An Effective Big Data Supervised Imbalanced Classification Approach for Ortholog Detection in Related Yeast Species
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Deborah Galpert, Sara del Río, Francisco Herrera, Evys Ancede-Gallardo, Agostinho Antunes, Guillermin Agüero-Chapin, "An Effective Big Data Supervised Imbalanced Classification Approach for Ortholog Detection in Related Yeast Species", BioMed Research International, vol. 2015, Article ID 748681, 12 pages, 2015. https://doi.org/10.1155/2015/748681
SponsorshipPortuguese Foundation for Science and Technology SFRH/BPD/92978/2013; European Union (EU); national funds through FCT PEst-C/MAR/LA0015/2013 PTDC/AAC-AMB/121301/2010 FCOMP-01-0124-FEDER-019490; Spanish Government TIN2014-57251-P; Regional Andalusian Research P11-TIC-7765 P10-TIC-6858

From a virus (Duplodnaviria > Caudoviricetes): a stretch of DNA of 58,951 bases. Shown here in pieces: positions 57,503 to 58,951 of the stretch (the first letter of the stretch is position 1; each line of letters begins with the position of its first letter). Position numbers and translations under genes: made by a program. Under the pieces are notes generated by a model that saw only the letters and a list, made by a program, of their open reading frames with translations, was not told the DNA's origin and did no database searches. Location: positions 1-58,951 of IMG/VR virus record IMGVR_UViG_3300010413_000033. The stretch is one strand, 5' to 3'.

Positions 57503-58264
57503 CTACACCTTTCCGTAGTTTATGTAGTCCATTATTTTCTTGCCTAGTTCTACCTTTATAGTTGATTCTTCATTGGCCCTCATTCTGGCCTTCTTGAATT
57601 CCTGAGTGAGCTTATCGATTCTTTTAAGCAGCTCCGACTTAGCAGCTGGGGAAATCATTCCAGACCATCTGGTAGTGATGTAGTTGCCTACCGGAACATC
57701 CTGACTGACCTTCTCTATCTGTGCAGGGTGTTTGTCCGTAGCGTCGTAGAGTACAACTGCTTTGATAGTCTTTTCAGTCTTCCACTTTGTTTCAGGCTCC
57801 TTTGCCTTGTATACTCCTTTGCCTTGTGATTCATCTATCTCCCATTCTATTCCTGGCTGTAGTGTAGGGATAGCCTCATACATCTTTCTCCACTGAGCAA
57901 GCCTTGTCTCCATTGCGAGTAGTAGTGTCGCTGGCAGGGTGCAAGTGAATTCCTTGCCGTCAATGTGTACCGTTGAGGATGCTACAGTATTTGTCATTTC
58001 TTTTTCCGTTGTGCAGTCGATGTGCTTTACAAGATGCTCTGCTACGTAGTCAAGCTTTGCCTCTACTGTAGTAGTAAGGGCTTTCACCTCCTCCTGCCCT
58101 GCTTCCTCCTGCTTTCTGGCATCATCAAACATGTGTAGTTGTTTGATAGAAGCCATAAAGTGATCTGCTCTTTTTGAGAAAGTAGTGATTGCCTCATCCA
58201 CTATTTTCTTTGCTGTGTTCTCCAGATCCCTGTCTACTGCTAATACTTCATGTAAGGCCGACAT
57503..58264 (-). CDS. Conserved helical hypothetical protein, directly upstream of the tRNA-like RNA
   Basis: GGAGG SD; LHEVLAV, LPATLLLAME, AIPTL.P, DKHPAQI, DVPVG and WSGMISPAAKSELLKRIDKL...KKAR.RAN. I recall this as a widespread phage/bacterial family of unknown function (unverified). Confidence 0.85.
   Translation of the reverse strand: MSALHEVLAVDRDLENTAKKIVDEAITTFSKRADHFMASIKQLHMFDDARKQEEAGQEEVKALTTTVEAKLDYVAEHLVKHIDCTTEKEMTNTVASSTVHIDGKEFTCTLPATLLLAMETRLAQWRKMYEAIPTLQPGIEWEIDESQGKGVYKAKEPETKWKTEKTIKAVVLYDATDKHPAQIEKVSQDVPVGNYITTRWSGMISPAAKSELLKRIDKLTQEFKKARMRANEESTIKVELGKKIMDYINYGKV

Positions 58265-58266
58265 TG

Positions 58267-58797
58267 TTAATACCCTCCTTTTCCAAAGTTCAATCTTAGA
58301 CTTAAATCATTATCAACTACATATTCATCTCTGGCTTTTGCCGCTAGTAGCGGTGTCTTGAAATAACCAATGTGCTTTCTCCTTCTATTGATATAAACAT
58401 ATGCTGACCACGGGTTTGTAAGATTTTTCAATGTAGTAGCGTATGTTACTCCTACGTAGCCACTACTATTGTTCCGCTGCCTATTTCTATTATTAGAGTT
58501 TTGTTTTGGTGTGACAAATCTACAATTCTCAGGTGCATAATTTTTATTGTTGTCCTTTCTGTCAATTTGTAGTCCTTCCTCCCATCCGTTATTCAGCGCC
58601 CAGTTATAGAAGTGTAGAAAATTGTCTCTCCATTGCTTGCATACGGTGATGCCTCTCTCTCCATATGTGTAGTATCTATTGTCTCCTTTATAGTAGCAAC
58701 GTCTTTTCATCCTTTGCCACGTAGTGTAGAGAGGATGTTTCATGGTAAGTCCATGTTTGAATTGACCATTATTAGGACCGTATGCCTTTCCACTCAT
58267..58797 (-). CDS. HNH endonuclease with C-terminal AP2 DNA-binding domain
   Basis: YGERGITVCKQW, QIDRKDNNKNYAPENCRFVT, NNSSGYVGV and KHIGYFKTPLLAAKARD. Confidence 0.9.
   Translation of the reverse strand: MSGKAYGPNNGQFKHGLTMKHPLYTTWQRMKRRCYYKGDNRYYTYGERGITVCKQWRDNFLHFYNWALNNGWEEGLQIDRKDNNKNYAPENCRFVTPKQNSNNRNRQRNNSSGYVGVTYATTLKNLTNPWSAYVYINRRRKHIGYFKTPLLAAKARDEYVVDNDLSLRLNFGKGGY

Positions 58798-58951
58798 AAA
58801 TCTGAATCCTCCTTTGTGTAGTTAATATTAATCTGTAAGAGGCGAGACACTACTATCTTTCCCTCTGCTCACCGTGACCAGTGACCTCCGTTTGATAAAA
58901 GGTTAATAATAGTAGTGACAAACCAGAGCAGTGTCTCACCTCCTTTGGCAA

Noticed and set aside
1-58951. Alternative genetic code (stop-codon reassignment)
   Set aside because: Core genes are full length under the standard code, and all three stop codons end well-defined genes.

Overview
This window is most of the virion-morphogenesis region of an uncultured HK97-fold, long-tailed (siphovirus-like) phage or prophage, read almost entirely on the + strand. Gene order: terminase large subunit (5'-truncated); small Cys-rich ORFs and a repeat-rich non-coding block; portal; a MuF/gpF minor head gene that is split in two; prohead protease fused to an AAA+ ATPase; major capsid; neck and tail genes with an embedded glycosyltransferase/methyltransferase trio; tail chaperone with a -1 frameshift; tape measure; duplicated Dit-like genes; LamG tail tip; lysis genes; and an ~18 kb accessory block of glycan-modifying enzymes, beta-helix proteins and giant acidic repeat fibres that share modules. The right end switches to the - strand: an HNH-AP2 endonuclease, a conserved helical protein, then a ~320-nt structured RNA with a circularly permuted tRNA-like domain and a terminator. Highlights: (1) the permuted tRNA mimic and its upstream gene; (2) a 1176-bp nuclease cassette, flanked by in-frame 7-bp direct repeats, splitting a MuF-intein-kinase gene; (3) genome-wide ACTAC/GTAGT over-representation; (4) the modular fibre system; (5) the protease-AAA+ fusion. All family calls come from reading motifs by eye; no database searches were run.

Orthology detection requires more effective scaling algorithms. In this paper, a set of gene pair features based on similarity measures (alignment scores, sequence length, gene membership to conserved regions, and physicochemical profiles) are combined in a supervised pairwise ortholog detection approach to improve effectiveness considering low ortholog ratios in relation to the possible pairwise comparison between two genomes. In this scenario, big data supervised classifiers managing imbalance between ortholog and nonortholog pair classes allow for an effective scaling solution built from two genomes and extended to other genome pairs. The supervised approach was compared with RBH, RSD, and OMA algorithms by using the following yeast genome pairs: Saccharomyces cerevisiae-Kluyveromyces lactis, Saccharomyces cerevisiae-Candida glabrata, and Saccharomyces cerevisiaeSchizosaccharomyces pombe as benchmark datasets. Because of the large amount of imbalanced data, the building and testing of the supervised model were only possible by using big data supervised classifiers managing imbalance. Evaluation metrics taking low ortholog ratios into account were applied. From the effectiveness perspective, MapReduce Random Oversampling combined with Spark SVM outperformed RBH, RSD, and OMA, probably because of the consideration of gene pair features beyond alignment similarities combined with the advances in big data supervised classification.